Dozens of people who experienced severe antidepressant withdrawal after stopping Cymbalta (duloxetine) have filed lawsuits against Eli Lilly & Co. They accuse the drug-maker of failing to warn that at least 44-50% of patients experience withdrawal symptoms that may be debilitating and last for months.
Antidepressants are medications that influence emotions and personality by changing levels of neurotransmitters in the brain, such as serotonin, dopamine, and norepinephrine. Over time, the brain compensates by adjusting levels of neurotransmitters.
Patients who stop an antidepressant “cold turkey” may experience severe symptoms of withdrawal. These symptoms don’t mean you are addicted. Instead, they mean you have an imbalance of mood-regulating chemicals in the brain.
These symptoms usually occur within days, but it may take several weeks (especially for drugs like Prozac). These symptoms generally go away over time, but they may include recurrent depression or anxiety that gets worse.
Symptoms of Antidepressant Discontinuation Syndrome
- Flu-like symptoms
- Nausea and vomiting
- Stomach pain
- Changes in appetite or weight
- Excessive sweating
- Sensitivity to hot or cold temperatures
- Nightmares or vivid strange dreams
- Tremors (shaking hands or fingers)
- Problems coordinating muscle movements
- Irritation or agitation
- Angering easily
- Depression (recurrent)
- Suicidal thoughts or actions
- Abnormal sense of tingling, burning, pricking (paresthesia)
- “Brain zaps” or shivers (may feel like sudden, brief electric shock in the brain)
- Changes in hearing or ringing in the ears
- And more
What Can I Do to Ease Withdrawal Symptoms?
Never stop an antidepressant without consulting with a doctor. The protocol for discontinuing an antidepressant varies depending on what antidepressant you are on, what dose, how long you have been taking it, and your underlying medical condition.
You will probably need to gradually taper off the dosage in small increments every 2-6 weeks. During this time, it is a good idea to keep a journal of your moods every day. You will also need to be monitored by a doctor for recurrent depression and other symptoms of withdrawal.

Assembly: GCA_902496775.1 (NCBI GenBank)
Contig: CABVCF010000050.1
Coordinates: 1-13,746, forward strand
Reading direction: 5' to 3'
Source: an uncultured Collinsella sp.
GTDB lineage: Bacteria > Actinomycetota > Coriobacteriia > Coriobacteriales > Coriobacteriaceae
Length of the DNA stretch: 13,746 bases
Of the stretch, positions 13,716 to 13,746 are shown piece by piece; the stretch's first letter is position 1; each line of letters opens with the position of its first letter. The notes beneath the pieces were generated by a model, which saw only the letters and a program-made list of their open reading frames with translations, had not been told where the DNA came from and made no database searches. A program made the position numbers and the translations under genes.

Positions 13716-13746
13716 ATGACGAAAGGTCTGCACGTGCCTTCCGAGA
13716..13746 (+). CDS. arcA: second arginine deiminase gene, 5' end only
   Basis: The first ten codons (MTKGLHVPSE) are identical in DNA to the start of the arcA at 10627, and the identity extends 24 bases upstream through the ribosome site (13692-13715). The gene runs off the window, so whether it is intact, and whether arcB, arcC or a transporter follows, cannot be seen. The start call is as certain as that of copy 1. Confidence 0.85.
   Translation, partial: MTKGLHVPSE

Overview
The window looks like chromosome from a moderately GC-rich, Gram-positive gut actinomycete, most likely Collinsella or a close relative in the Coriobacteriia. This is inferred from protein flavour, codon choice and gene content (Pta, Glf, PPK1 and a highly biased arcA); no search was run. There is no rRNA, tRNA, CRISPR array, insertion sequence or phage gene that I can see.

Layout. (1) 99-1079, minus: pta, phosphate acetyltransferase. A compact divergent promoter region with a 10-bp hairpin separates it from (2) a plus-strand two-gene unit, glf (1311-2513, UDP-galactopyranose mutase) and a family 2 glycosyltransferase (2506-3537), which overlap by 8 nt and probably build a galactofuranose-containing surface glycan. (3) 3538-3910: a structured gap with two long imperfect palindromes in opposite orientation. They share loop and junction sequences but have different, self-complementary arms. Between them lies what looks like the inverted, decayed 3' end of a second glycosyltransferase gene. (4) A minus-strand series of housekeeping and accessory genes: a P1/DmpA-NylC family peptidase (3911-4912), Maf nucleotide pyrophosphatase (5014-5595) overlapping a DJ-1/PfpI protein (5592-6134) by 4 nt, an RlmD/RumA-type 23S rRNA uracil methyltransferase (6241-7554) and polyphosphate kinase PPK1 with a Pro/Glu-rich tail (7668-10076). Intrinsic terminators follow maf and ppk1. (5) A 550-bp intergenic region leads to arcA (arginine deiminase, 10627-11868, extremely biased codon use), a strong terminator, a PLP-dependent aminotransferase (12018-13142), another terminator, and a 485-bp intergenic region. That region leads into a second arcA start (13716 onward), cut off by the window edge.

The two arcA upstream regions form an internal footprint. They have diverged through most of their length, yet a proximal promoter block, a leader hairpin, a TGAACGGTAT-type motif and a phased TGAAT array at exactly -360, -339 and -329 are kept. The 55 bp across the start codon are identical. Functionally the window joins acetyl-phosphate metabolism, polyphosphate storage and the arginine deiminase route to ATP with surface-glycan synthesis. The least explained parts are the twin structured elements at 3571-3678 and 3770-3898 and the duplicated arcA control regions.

For More Information:
- Going Off Antidepressants — Harvard Health Publications
Cymbalta and Withdrawal
Cymbalta (duloxetine) is a SNRI antidepressant made by Eli Lilly & Co. that has been on the market since 2004. When a patient stops taking Cymbalta, 50% is out of the body within 12 hours, and 99% is out within 2.5 days. Withdrawal usually starts when 90% of the drug is out of the body.
Eli Lilly is facing at least 28 lawsuits from people who say the Prescribing Information fails to warn about how severe withdrawal can be. In some cases, patients were forced to keep taking Cymbalta because the withdrawal symptoms were so bad — in other words, they were “hooked.”
The Prescribing Information states that withdrawal occurs in “greater than or equal to 1%” of patients. Technically, this is true — but Eli Lilly’s own clinical trials demonstrated that 44-50% of patients experienced withdrawal, 10% of cases were severe, and 54% of cases persisted after the 2-week monitoring period was over.
The actual rate of withdrawal may be even higher. In the trial, patients were given Cymbalta for only 8-9 weeks before they were switched to a placebo. In the real world, many patients take Cymbalta for months or years before attempting to discontinue the drug.